Investing In Student Accommodation For Your Children
There are ways to minimise the tax due ...
POSTED BY HELEN BEAUMONT ON 17/11/2017 @ 8:00AM
As students are returning to college and university, it's becoming apparent that the rents for student accommodation are spiralling out of control. So what can a parent do about it? Well, maybe they could buy a property instead ...
Investing in student accommodation for your child has various tax implications!
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Students could be charged upward of £200 a week for a room near one of the top universities in the UK. What if a parent bought a property for their offspring instead? Renting the other bedrooms out to carefully chosen friends means that there's a good rental income which could cover the running costs of the property, and even contribute to the course fees for their child.
"There are tax implications though!"
Stamp Duty Land Tax (SDLT) is payable on the purchase of any property in England, Wales and Northern Ireland. The SDLT rate depends on whether it is the main residence or a second or subsequent property.
This will depend on whether the parent buys the property or whether it is the child's property. Is could be funded by contributions from mum or dad or perhaps even grandparents with one of them acting as a guarantor on the loan.
Assuming the parents decide to buy the property (and already have their own main residence), SDLT will be payable at the higher rate set at 3% above the normal residential rate. If the son or daughter purchases the property and it is their first home, the normal residential rates will apply.
"If the child buys, then for a £300,000 property, there would be an SDLT saving of £9,000!"
Additionally, if the student lives in the property as his or her main home and lets out rooms, they can take advantage of Rent-A-Room Relief where rental incomes of up to £7,500 a year can be tax-free. The student does not have to own the property, the parents could own it and let to the student, who then lets rooms to friends and uses the rent received to fund their living costs at university.
Tax reliefs are also available for expenses incurred in getting the property ready to rent out, as long as they are of a type that would be deductible if incurred while the property was let.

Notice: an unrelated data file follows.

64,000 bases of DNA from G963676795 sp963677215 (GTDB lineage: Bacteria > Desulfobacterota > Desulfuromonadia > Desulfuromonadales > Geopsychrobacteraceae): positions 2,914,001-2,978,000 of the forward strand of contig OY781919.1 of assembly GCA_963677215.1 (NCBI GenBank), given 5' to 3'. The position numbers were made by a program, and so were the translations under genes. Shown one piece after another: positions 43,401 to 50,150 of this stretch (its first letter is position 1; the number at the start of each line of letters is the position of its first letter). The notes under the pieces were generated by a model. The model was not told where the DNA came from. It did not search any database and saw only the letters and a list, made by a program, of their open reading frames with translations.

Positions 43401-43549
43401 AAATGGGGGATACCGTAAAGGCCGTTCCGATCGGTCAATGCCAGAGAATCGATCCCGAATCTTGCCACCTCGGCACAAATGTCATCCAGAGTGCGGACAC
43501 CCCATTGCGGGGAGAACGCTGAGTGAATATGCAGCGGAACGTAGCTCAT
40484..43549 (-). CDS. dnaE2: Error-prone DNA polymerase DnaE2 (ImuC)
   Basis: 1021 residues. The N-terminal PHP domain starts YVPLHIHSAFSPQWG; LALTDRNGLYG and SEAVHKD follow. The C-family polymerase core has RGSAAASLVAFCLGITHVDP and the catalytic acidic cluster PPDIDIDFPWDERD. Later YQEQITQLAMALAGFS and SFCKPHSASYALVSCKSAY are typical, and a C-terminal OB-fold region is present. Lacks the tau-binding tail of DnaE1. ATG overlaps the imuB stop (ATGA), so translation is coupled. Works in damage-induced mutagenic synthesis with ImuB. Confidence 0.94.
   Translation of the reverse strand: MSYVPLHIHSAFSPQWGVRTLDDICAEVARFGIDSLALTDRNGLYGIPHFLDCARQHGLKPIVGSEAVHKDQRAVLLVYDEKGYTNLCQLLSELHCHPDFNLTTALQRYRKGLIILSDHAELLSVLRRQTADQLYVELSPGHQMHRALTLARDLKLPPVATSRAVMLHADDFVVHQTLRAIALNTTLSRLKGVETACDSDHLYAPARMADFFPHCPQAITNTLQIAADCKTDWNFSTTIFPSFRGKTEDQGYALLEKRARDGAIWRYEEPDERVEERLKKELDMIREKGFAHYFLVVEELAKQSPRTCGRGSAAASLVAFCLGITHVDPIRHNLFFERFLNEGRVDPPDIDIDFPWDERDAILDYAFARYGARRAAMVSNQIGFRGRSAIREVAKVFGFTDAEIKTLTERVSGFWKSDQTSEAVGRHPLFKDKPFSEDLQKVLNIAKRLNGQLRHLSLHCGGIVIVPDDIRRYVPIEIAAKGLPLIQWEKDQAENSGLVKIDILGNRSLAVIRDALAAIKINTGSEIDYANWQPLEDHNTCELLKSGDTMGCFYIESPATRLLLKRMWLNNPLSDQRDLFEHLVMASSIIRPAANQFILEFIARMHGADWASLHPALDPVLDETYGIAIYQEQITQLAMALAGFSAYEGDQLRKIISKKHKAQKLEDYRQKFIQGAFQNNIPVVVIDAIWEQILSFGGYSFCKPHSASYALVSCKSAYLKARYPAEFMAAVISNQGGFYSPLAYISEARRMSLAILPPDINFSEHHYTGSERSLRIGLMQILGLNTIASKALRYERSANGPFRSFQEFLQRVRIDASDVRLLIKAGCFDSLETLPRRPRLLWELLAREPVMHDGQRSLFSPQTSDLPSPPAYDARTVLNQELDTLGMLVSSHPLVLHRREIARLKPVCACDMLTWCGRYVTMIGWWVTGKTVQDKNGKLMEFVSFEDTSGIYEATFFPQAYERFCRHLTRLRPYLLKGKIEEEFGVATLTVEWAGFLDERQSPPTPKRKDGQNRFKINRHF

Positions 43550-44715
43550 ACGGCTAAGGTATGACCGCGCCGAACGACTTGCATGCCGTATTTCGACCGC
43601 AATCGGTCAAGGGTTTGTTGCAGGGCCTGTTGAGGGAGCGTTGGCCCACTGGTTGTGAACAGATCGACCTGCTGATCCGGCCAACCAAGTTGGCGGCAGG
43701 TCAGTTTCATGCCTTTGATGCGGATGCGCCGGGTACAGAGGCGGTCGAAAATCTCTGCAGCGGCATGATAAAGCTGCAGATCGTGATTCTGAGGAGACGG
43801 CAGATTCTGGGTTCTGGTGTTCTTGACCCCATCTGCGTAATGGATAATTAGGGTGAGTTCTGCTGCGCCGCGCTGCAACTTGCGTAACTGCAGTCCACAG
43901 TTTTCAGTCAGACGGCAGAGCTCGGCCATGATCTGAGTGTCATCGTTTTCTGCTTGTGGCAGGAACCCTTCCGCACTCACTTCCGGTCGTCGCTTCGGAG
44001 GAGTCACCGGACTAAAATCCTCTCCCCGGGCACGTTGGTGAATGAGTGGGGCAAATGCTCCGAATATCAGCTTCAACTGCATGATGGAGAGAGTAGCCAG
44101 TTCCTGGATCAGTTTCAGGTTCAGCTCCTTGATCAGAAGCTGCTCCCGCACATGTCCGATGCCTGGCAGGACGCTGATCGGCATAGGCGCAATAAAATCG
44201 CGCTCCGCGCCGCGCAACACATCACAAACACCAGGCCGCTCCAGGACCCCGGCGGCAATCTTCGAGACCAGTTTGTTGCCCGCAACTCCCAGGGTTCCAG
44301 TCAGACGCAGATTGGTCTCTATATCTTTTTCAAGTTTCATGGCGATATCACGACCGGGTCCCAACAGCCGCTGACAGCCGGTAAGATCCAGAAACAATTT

The list of deductible expenses includes:
Buildings and contents insurance
Ground rent and service charges
Council tax (if met by the landlord)
Calculations for the relief of interest and other costs is changing, moving from a deduction based system to one where relief is given as a basic rate tax reduction.
"What about selling it once they graduate?"
Once the child has finished university, you may want to sell the property, either to provide a home in another location for work or maybe to buy student property for a younger sibling.
If the parents own the property, gains will be taxable, although these may be covered by the annual exempt amount. If the child owns the property and lived in it as his or her main residence, the gain will (to the extent that the property is the main residence) be exempt.
"Would you like to know more?"
If the property is purchased and utilised in the right way, it is possible to minimise SDLT and any tax on rental incomes and when you come to sell it. You can call me on 01908 774323 or click here to ping me an email if you'd like to find out more about investing in student accommodation.
Until next time ...
More about Helen Beaumont ...
Helen brings the personal tax planning experience of the top 20 tax companies to Essendon. Formerly of MacIntyre Hudson (with 45 offices nationwide), Helen worked at Chancery for more than 10 years before joining Essendon as the personal tax specialist.
Tax Planning can make a considerable difference to your tax liability. Helen has specialist knowledge and experience in tax planning and uses every opportunity to minimise your tax bill is utilised. By analysing your investments, income, profit and expenditures, Helen will provide strategic tax planning expertise that could offer significant savings, whilst delivering clear, honest advice and guidance.
When Helen is not at Essendon she spends time with her young son and likes going on long walks with the family dog.
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